This Susu rhythm from the Faranah region in north-east Guinea accompanies the song called Manya O, used for the initiation rites when boys become men. To mark this important time in their lives, the music is played extremely fast, like an alarm signal, hence this notation is written double-spaced to fit in the double notes. For speed, the Dununba is played vertically without bell with two sticks (ballet-style) while the other duns blast away on bells.

Intro/Outro/Break Section

140bpm 12/8 | 1 & a 2 & a 3 & a 4 & a  |
Djembe call |             OOOOOOOOO..O | + ("never never never difficult")
       (everyone stops their parts ^ here, then answers...)
Djembes   O | O.S.S..OO.S.S..OO.S.S..B |   ("Come on let's play" x3)
Bells     x | x.x.x..xx.x.x..xx.x.x... |   then return to
Kenkeni   K | K.K.K..KK.K.K..KK.K.K... |   Main Rhythm or
Sangban   G | G.G.G..GG.G.G..GG.G.G... |   play upbeat and
Dununba   D | D.D.D..DD.D.D..DD.D.D..D |   downbeat to end

This is how we play the Intro/Break/Outro. Seckou had us doing the above twice (six lots of "Come on let's play") for the Intro+Break and once for the ending. But I prefer to keep it simpler. In our way, the leader starts the call halfway through the Dununba's fourth line so that everyone joins the Dununba in unison; this way, the Dununba player just carries on doing its part right through the song. Mamady's CD ends the Outro on beat 4& (the ^ above), but we add an extra upbeat+downbeat to round it off nicely. I think Seckou taught the Djembes to play all Slaps in the Break, but Mamady's CD is definitely OO.S.S, which sounds better.

Main Rhythm

140bpm 12/8 | 1 & a 2 & a 3 & a 4 & a  |
Bell 1      | x.x.x.x.x.x.x.x.x.x.x.x. |
+Sangban    | G.G...G.G...G.G...G.G... |   ("Kalah, Kalah, ...")

Bell 2      | x.x.x.x.x.x.x.x.x.x.x.x. |
+Kenkeni    | ..K.K.K.K.....K.K.K.K... |   ("[rest] 2, 3, 4, 5")

Dununba   D | D......................D | + ("Come on, 2, 3, 4,...")
Dununba     | D......................D | +
Dununba     | D......................D | +
Dununba     | D.D.D..DD.D.D..DD.D.D..D |   ("Come on let's play" x3)

Djembe 1    | B...OOOOO...B...OOOOO... |   ("Bass, it's not difficult")
              r   rlrlr
Djembe 2  B | S..OO.S.S.OOS.SO.OS.S..B |
          l   r  rl r l rlr lr lr l  l

Here are our words for remembering the Dununba's fourth line (which is also the Intro/Break) and Djembe 2:

It's critical that everyone follow the Sangban part to keep it all locked. Notice how the Kenkeni bounces off the Dununba + Sangban downbeat, and how Djembe 2's slaps shadow the Sangban:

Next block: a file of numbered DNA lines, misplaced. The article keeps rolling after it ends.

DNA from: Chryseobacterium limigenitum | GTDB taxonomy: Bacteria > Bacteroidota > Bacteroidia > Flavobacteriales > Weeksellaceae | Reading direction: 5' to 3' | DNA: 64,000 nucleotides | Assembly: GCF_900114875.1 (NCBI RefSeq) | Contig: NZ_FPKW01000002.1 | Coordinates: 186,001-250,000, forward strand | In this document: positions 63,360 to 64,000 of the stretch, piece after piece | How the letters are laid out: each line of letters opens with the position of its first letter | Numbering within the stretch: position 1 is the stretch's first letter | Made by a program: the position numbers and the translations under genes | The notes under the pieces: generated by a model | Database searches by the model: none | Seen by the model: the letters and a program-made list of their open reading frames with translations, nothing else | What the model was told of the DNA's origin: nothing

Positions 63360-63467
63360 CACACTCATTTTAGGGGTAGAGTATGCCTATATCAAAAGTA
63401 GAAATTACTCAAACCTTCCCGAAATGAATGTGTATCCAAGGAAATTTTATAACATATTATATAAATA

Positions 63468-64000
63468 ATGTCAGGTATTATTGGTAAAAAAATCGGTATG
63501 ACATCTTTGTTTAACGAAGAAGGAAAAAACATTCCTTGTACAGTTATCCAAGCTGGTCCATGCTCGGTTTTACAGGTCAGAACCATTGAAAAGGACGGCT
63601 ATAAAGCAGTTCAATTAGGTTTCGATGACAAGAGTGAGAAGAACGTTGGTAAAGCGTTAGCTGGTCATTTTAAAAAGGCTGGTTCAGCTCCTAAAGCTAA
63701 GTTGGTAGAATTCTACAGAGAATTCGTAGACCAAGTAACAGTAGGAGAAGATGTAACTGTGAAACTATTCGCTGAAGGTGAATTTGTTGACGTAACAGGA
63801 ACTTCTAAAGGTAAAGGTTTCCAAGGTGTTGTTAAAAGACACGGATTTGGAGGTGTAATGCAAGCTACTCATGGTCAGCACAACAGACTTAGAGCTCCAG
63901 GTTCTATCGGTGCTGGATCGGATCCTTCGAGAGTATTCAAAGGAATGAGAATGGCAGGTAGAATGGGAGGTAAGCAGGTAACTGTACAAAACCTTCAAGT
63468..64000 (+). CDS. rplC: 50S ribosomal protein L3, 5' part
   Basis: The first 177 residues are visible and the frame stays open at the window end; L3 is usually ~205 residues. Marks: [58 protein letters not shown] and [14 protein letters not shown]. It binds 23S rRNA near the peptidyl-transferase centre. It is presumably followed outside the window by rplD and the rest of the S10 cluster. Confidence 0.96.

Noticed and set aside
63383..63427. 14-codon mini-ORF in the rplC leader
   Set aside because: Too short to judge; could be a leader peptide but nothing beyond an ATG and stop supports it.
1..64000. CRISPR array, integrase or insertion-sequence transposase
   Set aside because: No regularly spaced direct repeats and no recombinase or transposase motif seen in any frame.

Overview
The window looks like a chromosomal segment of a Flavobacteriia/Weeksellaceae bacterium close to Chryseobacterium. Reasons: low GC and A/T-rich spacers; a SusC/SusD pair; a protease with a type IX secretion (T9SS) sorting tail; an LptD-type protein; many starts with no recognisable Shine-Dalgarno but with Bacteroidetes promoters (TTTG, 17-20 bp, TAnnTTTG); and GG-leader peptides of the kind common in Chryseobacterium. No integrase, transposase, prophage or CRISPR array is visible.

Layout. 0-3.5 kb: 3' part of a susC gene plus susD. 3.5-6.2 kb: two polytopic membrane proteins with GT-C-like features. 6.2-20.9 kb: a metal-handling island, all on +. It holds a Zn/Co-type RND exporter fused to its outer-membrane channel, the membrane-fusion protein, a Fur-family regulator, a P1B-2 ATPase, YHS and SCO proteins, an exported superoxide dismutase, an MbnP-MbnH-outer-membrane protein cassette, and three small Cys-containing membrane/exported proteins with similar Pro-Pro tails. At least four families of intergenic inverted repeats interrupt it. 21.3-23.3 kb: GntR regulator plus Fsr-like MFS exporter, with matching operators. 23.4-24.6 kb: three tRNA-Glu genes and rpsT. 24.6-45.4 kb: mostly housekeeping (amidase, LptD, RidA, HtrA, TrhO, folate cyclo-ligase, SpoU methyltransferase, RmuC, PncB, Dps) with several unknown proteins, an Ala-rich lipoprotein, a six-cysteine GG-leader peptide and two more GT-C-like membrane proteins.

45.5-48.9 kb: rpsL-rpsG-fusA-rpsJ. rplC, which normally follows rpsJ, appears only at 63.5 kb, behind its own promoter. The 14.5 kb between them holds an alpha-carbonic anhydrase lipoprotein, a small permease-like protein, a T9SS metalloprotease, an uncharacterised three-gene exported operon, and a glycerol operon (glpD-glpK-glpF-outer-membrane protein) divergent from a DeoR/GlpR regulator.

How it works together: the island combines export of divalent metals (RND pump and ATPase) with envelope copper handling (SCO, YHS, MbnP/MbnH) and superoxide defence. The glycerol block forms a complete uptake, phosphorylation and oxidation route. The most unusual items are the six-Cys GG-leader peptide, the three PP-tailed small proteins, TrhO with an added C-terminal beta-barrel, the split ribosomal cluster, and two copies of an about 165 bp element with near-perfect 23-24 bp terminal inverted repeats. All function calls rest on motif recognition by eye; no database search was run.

| 1 & a 2 & a 3 & a 4 & a  |
Sangban     | G.G...G.G...G.G...G.G... |
Djembe 2  B | S..OO.S.S.OOS.SO.OS.S..B |


The song is sung in call and response. The lyrics are calling on the young men to "show yourself off (x3), showing yourself off suits you well".

  Manya O
  Manya O
  Manya O
  Manya beni ma


  1. Song
  2. Intro
  3. Main rhythm all playing Djembe 1
  4. Break
  5. Main rhythm with a few people playing Djembe 2 over others on 1
  6. Break
  7. Main rhythm with a few different people playing Djembe 2 over others on 1
  8. Break
  9. [repeat 7+8 for however many Djembe 2 groups there are]
  10. Main rhythm with everyone (capable) playing Djembe 2 over others on 1
  11. Echauffement
  12. Outro, ending on an extra downbeat

This is how we play it - Mamady's CD differs a bit.


A good soloist would place phrases in the gaps of the dununba pattern. When we performed this piece, I was playing dununba standing behind Seckou. Amidst his frenetic solos, he kept turning around to me with an evil grin and pointing to the back of his T-shirt, which read: "MORE FIRE!" :-)

Key to notation

(c) Traditional Guinean rhythm taught by Seckou Keita at a djembe workshop at Winterdrum in High Wycombe, England on 2008-03-01, and featured on Mamady Keita's CD "Mandeng Djara" (notated by Malcolm Smith during the class and Justine Hart afterwards, and reformatted here on 2015-06-19, last updated on 2015-06-20 - still to be checked and completed).